It's hard to imagine now, but in the early days of Microsoft, Bill Gates was an actual programmer. One bit of hard evidence is the BASIC program DONKEY.BAS included with original IBM PCs running IBM DOS 1.10. The history of this weird little program is covered in a 2001 TechEd keynote by Gates himself:
I remember being absolutely wow’d by Gorillas.bas back in the day. As I learned/toyed with QBASIC (heh) it was a great deal of fun to slowly modify the game so that you could throw super destructive bananas, (by arcing your banana through a ‘power ring’ in the sky) and all sort of other ridiculous things.
In hindsight, that was probably my first game-mod…
Bill Gates WAS an actual programmer. He was also pretty good. Check the website link for details. According to at least one book, he also used to come to DEC (if memory serves) to help fix bugs in their OS.
DONKEY.BAS is actually a great illustration of the early philosophy of MS/PC vs. the Mac philosophy (which has endured to this day, unlike the MS/PC philosophy): The PC and BASIC are for churning out crappy hacks at 4AM that get something simple done acceptably well, not spending days/weeks/months wandering through the Mac toolkit documentation, compiling Pascal, tring to figure the frameworks out, creating icons and graphics, and trying to make some really elegant program.
Compare that idea to Donkey.net to see how much the programming philosophy of MS has changed:
Donkey .NET is a three-dimensional driving simulator game that demonstrates the new features available to Microsoft Visual Basic developers. Written in Visual Basic .NET RTM, this sample uses XML Web services, multithreading, structured exception handling, shaped Windows Forms, and custom-drawn controls. The sample includes the setups for both the game application and an optional XML Web service used with the game. The setups will also install the source code.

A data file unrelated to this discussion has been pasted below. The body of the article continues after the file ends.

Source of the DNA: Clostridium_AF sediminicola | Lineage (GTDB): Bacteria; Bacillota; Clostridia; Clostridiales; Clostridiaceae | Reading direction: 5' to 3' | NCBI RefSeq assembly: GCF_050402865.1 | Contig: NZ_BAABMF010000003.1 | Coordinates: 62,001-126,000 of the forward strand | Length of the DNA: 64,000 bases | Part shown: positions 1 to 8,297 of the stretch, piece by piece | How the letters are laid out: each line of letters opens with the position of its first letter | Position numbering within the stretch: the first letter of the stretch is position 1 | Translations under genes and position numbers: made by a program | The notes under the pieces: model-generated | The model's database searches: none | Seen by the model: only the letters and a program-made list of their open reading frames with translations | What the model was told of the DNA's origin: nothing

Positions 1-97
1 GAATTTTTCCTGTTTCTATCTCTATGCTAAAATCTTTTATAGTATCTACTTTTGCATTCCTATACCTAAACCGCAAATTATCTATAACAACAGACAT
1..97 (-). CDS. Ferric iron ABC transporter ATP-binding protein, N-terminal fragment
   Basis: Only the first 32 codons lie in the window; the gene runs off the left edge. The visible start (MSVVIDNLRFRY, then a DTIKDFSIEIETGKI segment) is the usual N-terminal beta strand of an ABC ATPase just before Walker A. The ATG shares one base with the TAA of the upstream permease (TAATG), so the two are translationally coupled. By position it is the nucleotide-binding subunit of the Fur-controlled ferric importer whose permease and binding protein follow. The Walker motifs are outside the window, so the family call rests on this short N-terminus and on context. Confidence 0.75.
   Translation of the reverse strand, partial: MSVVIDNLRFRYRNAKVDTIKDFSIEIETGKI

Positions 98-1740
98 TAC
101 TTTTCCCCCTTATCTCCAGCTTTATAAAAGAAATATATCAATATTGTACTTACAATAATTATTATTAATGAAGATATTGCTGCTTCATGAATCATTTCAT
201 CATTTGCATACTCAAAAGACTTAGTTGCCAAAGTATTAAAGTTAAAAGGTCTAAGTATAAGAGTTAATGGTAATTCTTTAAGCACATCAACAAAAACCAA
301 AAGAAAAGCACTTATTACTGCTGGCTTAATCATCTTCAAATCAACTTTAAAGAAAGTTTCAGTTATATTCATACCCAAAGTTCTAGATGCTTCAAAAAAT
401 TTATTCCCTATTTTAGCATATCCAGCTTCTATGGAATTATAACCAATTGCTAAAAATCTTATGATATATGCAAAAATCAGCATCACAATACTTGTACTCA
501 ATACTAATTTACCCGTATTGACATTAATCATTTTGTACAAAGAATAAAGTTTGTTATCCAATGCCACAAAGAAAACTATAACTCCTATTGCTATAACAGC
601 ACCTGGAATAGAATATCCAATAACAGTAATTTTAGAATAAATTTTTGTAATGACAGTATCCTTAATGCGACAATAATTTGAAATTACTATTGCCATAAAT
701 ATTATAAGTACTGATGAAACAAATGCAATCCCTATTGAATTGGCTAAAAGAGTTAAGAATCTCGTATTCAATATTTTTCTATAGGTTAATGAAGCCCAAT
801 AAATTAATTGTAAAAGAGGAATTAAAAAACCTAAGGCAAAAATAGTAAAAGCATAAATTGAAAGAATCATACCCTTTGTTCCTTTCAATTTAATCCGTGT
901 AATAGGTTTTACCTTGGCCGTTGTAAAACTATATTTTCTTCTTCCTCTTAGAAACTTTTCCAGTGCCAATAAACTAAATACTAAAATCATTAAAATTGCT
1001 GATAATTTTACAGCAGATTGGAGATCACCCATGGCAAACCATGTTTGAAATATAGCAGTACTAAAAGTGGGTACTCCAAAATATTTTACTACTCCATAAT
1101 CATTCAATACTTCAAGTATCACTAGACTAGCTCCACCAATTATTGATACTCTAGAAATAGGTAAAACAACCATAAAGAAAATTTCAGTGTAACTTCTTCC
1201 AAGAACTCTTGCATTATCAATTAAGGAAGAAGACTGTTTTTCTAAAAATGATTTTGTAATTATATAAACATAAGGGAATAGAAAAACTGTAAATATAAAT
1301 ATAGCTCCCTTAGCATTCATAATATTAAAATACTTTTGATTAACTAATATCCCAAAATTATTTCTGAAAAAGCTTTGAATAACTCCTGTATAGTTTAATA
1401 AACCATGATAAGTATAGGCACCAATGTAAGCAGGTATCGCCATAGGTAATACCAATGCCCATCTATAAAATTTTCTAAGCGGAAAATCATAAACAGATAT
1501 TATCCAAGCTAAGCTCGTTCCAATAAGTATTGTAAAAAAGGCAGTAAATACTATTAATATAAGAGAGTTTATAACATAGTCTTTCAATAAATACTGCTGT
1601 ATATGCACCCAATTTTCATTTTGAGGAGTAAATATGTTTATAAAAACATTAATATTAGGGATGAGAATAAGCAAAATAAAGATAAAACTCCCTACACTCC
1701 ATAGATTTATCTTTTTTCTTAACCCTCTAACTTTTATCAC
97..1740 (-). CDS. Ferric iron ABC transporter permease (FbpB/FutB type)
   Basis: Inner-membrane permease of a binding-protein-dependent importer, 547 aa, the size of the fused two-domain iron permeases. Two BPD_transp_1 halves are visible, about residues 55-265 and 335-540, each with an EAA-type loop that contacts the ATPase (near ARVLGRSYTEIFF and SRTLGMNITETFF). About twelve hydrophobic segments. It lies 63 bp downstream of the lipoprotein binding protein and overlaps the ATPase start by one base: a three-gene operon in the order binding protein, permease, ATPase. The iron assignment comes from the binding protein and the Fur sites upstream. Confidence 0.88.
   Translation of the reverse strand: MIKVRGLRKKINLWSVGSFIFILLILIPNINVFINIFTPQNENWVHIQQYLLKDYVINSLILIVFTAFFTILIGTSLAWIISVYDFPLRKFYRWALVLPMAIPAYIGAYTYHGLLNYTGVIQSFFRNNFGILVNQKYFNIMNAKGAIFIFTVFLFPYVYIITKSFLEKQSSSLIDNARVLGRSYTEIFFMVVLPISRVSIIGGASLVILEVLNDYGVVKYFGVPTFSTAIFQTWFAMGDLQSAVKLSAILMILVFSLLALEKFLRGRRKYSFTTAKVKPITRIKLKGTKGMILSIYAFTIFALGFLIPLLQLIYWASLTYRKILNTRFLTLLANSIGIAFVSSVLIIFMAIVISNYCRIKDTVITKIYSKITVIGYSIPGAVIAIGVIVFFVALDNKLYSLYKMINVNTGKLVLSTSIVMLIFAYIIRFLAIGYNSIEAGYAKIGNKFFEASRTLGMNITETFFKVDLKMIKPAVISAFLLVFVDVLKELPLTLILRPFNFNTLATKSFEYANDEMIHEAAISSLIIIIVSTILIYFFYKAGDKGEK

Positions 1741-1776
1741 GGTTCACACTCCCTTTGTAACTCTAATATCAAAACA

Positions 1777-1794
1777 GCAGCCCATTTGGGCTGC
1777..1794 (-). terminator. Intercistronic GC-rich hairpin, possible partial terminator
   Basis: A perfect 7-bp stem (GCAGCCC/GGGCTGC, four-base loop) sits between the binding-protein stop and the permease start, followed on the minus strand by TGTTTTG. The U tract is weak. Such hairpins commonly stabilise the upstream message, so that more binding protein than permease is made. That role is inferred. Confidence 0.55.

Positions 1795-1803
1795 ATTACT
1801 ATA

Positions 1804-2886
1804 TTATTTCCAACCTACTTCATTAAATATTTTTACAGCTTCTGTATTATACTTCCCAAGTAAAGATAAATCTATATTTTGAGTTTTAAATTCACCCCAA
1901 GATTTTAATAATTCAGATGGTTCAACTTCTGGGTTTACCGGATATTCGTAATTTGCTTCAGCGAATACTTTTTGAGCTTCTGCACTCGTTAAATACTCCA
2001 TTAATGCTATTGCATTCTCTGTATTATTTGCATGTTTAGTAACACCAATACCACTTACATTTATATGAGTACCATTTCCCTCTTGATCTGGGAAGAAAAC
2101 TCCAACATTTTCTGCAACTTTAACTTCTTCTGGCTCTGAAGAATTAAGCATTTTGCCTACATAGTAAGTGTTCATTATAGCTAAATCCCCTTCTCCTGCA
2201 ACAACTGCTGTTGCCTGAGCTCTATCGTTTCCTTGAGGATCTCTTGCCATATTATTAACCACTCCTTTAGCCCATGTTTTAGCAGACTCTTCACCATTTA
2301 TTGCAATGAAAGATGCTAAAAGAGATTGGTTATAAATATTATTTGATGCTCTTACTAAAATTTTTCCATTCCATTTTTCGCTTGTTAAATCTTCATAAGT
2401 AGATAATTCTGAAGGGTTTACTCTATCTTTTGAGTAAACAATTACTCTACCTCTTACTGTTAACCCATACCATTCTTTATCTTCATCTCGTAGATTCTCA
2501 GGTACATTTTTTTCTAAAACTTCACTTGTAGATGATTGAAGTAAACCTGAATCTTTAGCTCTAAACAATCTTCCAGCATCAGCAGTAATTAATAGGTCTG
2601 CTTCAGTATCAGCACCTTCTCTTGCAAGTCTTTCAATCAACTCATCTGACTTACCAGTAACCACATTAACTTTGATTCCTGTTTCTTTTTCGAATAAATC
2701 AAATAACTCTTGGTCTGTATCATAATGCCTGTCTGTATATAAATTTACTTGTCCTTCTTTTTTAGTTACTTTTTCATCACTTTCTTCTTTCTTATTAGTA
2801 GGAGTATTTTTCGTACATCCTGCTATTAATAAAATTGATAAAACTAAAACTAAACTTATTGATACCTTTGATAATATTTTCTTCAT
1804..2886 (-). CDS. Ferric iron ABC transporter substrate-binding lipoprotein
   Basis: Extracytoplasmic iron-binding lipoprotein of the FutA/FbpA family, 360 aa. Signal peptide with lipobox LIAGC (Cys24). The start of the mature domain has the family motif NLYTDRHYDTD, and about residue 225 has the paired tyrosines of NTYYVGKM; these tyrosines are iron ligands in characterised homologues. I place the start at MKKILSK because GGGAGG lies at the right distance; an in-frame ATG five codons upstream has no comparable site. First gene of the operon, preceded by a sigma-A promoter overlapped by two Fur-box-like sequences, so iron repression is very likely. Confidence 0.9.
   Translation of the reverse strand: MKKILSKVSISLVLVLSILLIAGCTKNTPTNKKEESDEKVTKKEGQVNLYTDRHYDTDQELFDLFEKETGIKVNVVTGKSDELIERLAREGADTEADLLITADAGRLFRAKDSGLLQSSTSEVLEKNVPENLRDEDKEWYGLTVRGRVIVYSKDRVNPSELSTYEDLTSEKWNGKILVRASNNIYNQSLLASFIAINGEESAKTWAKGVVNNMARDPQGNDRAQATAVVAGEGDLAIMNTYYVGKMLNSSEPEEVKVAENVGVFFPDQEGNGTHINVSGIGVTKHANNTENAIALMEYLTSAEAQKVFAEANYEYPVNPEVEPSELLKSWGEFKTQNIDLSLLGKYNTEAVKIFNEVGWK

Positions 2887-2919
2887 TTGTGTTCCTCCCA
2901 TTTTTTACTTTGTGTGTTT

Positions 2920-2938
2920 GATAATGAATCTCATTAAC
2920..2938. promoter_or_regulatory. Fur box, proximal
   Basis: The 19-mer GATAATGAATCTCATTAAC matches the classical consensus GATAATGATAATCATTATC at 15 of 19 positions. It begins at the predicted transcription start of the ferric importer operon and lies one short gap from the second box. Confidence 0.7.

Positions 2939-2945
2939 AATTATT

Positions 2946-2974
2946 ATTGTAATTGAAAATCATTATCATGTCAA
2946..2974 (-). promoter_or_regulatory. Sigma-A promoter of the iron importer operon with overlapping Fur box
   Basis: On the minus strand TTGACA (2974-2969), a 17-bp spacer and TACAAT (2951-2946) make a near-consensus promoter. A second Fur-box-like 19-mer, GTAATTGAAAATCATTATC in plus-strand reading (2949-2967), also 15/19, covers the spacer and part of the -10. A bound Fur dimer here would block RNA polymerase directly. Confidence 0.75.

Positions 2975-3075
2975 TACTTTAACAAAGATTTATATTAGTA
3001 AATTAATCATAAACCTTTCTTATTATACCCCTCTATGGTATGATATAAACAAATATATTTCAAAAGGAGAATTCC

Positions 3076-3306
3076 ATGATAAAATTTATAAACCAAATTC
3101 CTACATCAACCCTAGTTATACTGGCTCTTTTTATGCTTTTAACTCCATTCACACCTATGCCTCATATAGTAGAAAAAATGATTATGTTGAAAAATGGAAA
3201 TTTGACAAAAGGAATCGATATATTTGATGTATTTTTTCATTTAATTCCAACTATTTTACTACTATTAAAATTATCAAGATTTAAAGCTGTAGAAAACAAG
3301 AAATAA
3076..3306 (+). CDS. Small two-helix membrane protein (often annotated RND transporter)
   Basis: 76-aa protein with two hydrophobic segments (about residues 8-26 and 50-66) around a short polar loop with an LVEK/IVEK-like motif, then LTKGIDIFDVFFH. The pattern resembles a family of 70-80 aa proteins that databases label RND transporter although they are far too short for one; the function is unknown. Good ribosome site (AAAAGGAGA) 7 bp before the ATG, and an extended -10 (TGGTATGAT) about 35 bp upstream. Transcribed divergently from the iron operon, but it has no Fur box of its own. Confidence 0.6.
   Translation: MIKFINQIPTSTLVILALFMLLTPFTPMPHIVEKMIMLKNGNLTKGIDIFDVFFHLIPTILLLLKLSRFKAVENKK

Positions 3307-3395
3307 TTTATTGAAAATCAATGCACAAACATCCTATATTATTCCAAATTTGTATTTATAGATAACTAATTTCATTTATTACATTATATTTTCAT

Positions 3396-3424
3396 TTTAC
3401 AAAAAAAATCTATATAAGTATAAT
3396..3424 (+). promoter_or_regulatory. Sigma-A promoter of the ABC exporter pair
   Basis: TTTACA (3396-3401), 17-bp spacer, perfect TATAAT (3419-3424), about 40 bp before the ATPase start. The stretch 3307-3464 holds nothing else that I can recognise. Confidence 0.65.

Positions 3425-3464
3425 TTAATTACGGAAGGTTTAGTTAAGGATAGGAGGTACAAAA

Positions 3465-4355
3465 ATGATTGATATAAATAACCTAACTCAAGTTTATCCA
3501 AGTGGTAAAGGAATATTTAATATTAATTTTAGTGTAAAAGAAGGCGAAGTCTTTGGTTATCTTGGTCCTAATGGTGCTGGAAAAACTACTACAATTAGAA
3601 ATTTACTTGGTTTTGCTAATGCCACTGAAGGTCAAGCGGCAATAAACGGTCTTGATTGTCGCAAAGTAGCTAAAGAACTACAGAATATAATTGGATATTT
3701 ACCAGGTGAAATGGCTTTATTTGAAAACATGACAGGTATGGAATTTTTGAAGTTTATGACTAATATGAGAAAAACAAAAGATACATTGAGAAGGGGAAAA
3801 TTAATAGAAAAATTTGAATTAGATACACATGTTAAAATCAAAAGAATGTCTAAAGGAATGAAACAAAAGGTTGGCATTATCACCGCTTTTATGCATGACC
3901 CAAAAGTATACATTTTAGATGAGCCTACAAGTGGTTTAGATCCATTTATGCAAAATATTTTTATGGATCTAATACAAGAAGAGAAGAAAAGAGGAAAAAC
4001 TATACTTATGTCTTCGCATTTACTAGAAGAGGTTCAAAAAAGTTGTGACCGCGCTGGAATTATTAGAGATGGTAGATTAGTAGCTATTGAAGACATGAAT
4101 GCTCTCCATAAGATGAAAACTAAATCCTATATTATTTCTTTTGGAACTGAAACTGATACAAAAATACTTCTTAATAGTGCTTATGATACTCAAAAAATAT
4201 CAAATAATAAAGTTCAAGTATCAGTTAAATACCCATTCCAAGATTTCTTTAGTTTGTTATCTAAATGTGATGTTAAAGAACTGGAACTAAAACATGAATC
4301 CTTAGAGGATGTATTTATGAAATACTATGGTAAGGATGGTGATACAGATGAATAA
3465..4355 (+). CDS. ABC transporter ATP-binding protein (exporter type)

jeebus. I know it’s supposed to basically be a parody, but that means that there’s somtehing there to parody!
Gates, Allen and Davidoff threw every trick at the book to squeeze the interpreter into 4 kilobytes. They succeeded and left some headroom for the programs themselves - without which it would have been pretty useless, of course.
So you’re saying Mac creators are as big of douchebags as Mac users?
Well the possibilities for people to be douchebags are endless. But what I’m saying is if someone who’s a fan of classical music tells you that a cello player isn’t very good. You say, “sure, what ever”. If Yo Yo Ma tells you that a cello player isn’t very good, you take it more seriously.
What are we going to put in the road.
How about a dog.
Okay… Let me try something…
Wow. That’s a terrible looking dog.
Well… We don’t have a whole lot of artistic talent or tools hanging around. We’re working with blocks on a screen here.
It does kind of look like a donkey…
… and donkey.bas was formed.
If the spec says dog and you code a donkey… change the spec to say donkey. =)
While people opinions about MS Bill may vary, Bill wrote a basic interpretor for the ALTAIR and to write it, he had to write an emulator of the ALTAIR. I don’t know about you, but writing interpretors and emulators on mid-1970’s machines counts as rocket science in my book. The annotated disassembly of it can still be found on the web.
Interesting, around 1980 I was in 8th grade and we were playing with Commodore PET 2001’s (16K memory and a tape drive for storage) and making games that reminded me of Donkey. A particular one I recall was a skier (A capital W with double quotes beneath for skies) going downhill trying to avoid trees and rocks. We used the natural screen scrolling to make it look like he was going downhill, and ‘peek’ and ‘poke’ commands to place him on the screen and to do collision detection. Maybe it was much simpler, but certainly not very complicated.
It seemed to have better game play that Donkey from what I can tell.